Inferior olivary nucleus

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Brain: Inferior olivary nucleus
CerebCircuit.png
Microcircuitry of the cerebellum. Excitatory synapses are denoted by (+) and inhibitory synapses by (-).
MF: Mossy fiber.
DCN: Deep cerebellar nuclei.
IO: Inferior olive.
CF: Climbing fiber.
CFC: Climbing fiber collateral.
GC: Granule cell.
PF: Parallel fiber.
PC: Purkinje cell.
GgC: Golgi cell.
SC: Stellate cell.
BC: Basket cell.
Gray695.png
Transverse section of medulla oblongata below the middle of the olive. (Inferior olivary nucleus labeled at center right.)
Latin Complexus olivaris inferior,
nuclei olivares inferiores
Gray's p.781
Part of Olivary body
NeuroNames hier-696
MeSH Olivary+Nucleus

The inferior olivary nucleus is the largest nucleus situated in the olivary body, part of the medulla oblongata.

Function[edit]

It is closely associated with the cerebellum, meaning that it is involved in control and coordination of movements,[1] sensory processing and cognitive tasks likely by encoding the timing of sensory input independently of attention or awareness .[2][3] [4] Lesions to the inferior olive have been associated with a decreased ability to perfect highly specialized motor tasks, such as improving one's accuracy in hitting a target with a ball.[5] There is some evidence that it is stimulated by ghrelin.[6]

Anatomy[edit]

It consists of a gray folded lamina arranged in the form of an incomplete capsule, opening medially by an aperture called the hilum.

Olivocerebellar fibers are neurons that have their cell bodies in the inferior olivary nucleus.[7] Their axons leave medially through the hilum, cross the midline, and ascend into the cerebellum via the inferior cerebellar peduncle.[7] Once they enter the cerebellum, they are referred to as the climbing fibers.[7] Finally, they terminate by synapsing in the cerebellar cortex, including the cortex of the vermis, paramedian lobule, and the cerebellar hemispheres.[7]

The fibers leaving the inferior olivary nucleus at the hilum may be referred to as the "peduncle" of the olive. They cross with those from the opposite olive in the raphe. After the raphe, they may be referred to as the internal arcuate fibers.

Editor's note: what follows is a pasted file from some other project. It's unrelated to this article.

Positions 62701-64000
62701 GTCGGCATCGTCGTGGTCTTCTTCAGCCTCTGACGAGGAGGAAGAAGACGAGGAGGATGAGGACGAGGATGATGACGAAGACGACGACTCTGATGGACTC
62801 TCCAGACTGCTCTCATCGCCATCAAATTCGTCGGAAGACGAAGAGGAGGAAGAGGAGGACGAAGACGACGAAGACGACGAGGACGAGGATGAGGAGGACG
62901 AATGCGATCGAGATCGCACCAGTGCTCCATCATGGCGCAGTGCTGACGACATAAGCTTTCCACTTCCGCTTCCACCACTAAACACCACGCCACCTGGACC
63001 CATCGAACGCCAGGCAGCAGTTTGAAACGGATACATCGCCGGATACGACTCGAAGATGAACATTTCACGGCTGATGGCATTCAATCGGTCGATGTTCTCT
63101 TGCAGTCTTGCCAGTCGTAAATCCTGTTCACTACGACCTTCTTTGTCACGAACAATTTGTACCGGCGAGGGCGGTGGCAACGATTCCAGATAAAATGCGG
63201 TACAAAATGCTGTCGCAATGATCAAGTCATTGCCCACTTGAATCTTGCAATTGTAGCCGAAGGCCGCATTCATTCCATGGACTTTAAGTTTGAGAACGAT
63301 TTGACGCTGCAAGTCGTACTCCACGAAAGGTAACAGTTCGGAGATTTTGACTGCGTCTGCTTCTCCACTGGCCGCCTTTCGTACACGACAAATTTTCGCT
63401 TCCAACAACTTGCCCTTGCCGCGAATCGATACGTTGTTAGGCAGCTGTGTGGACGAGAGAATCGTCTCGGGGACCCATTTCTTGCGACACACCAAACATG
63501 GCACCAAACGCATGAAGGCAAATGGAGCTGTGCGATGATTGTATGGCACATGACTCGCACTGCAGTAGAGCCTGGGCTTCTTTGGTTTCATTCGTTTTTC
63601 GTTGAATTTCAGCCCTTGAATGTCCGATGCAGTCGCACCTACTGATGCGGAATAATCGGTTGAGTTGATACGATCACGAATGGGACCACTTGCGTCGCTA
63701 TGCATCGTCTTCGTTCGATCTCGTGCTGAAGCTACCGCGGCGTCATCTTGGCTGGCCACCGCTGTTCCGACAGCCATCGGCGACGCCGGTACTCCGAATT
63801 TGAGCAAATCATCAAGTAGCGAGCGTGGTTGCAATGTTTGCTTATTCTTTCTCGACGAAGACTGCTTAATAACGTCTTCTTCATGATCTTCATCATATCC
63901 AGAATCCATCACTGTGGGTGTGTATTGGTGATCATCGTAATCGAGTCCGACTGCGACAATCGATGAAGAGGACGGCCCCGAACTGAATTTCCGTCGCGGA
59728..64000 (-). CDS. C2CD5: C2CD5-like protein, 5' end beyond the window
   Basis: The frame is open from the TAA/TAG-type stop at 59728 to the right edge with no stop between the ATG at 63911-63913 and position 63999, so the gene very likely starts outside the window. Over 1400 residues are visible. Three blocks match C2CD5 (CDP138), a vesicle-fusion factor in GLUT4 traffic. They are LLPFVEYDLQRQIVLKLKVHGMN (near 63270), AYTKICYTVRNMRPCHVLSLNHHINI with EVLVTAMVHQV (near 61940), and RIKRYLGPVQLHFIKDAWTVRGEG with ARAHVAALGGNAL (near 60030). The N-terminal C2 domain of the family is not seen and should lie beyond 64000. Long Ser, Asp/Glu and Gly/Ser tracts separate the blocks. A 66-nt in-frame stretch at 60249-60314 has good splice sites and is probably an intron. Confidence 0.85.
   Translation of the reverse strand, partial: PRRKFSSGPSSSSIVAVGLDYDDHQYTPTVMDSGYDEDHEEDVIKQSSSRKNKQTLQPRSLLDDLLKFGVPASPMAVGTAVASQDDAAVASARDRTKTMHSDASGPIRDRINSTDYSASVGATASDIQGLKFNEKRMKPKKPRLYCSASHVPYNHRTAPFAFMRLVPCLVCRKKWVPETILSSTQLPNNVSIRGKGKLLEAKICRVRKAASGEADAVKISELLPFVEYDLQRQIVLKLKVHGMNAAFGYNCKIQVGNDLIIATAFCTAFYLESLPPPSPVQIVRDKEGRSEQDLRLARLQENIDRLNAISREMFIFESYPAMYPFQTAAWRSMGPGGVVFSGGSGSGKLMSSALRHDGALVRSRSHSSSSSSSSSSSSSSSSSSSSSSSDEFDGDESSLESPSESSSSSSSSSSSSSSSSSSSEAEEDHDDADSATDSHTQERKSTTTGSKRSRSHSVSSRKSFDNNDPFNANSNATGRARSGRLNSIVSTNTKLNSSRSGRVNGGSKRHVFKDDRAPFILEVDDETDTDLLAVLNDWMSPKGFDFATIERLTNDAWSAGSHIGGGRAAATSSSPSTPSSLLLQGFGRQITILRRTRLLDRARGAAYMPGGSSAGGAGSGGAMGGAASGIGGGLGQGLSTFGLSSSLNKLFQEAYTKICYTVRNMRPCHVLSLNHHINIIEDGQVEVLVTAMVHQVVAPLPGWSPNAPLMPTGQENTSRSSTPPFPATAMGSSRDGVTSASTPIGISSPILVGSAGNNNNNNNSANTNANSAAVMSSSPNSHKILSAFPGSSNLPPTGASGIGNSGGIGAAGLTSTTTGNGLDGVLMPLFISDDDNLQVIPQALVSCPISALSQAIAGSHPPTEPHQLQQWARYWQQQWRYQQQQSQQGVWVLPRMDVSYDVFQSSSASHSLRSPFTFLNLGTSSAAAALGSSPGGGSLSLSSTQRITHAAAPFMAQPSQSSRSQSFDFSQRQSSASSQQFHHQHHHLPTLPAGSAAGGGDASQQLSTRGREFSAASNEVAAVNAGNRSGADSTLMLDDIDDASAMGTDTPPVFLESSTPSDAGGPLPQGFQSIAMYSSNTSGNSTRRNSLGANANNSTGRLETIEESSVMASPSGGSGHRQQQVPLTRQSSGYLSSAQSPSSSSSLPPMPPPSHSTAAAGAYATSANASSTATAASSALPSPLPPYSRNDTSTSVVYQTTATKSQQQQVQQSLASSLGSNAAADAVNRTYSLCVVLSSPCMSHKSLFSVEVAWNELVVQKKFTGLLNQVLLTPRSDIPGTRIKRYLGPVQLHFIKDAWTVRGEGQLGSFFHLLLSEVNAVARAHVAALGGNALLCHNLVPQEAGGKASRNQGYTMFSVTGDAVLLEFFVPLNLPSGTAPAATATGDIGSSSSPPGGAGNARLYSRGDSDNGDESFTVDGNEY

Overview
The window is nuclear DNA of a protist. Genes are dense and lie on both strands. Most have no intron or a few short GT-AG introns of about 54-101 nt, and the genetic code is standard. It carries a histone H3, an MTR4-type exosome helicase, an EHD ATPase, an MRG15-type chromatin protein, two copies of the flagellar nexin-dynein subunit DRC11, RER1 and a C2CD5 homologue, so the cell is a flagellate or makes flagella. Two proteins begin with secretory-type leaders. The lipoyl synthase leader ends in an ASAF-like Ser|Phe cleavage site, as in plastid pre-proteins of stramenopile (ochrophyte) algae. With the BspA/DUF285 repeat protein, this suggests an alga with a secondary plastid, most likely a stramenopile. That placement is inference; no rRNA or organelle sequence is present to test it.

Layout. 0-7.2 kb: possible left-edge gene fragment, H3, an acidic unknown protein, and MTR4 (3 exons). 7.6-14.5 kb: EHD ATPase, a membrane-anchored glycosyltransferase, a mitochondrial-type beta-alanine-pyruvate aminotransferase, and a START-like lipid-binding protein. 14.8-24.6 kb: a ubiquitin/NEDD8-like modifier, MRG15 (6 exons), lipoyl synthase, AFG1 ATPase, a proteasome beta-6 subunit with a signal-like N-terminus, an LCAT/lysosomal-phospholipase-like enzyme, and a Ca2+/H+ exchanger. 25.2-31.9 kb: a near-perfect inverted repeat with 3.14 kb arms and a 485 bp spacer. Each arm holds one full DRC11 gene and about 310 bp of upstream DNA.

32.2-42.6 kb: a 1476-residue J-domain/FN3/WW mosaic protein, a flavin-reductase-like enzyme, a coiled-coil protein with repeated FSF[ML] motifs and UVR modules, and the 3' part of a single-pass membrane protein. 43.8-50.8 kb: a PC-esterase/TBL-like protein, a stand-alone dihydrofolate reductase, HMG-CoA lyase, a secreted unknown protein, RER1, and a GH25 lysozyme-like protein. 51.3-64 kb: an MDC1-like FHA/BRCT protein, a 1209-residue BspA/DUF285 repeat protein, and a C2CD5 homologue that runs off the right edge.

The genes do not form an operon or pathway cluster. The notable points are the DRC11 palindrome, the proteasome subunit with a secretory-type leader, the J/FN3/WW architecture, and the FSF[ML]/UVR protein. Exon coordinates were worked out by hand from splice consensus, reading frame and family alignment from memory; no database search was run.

The fibers are smaller than the internal arcuate fibers connected with the medial lemniscus.

Fibers passing in the opposite direction from the cerebellum to the olivary nucleus are often described as the CTT, but their existence is doubtful.

Much uncertainty exists also with regard to the connections of the olive and the spinal cord.

Important connections between the cerebrum and the olive of the same side exist, but the exact pathway is unknown.

Many collaterals from the reticular formation and from the pyramids enter the inferior olivary nucleus.

Removal of one cerebellar hemisphere is followed by atrophy of the opposite olivary nucleus.

Pathology[edit]

Hypertrophy has been associated with progressive supranuclear palsy.[8]

Additional images[edit]

References[edit]

  1. ^ "Medical Neurosciences". 
  2. ^ Xu D, Liu T, Ashe J, Bushara KO. Role of the olivo-cerebellar system in timing. J Neurosci 2006; 26: 5990-5.
  3. ^ Liu T, Xu D, Ashe J, Bushara K. Specificity of inferior olive response to stimulus timing. J Neurophysiol 2008; 100: 1557-61.
  4. ^ Wu X, Ashe J, Bushara KO. Role of olivocerebellar system in timing without awareness. Proc Natl Acad Sci U S A 2011.
  5. ^ Martin TA, Keating JG, Goodkin HP, Bastian AJ, Thach WT. Throwing while looking through prisms. I. Focal olivocerebellar lesions impair adaptation. Brain 1996; 119: 1183-1198.
  6. ^ Zhang W, Lin TR, Hu Y, Fan Y, Zhao L, Mulholland MW (2003). "Activation of c-fos expression in the rat inferior olivary nucleus by ghrelin". Neurosci. Lett. 353 (3): 157–60. doi:10.1016/j.neulet.2003.08.083. PMID 14665405. 
  7. ^ a b c d Gado, Thomas A. Woolsey ; Joseph Hanaway ; Mokhtar H. (2003). The brain atlas a visual guide to the human central nervous system (2nd ed.). Hoboken, NJ: Wiley. p. 206. ISBN 0-471-43058-7. 
  8. ^ Hanihara T, Amano N, Takahashi T, Itoh Y, Yagishita S (1998). "Hypertrophy of the inferior olivary nucleus in patients with progressive supranuclear palsy". Eur. Neurol. 39 (2): 97–102. doi:10.1159/000007915. PMID 9520070. 

External links[edit]

This article incorporates text from a public domain edition of Gray's Anatomy.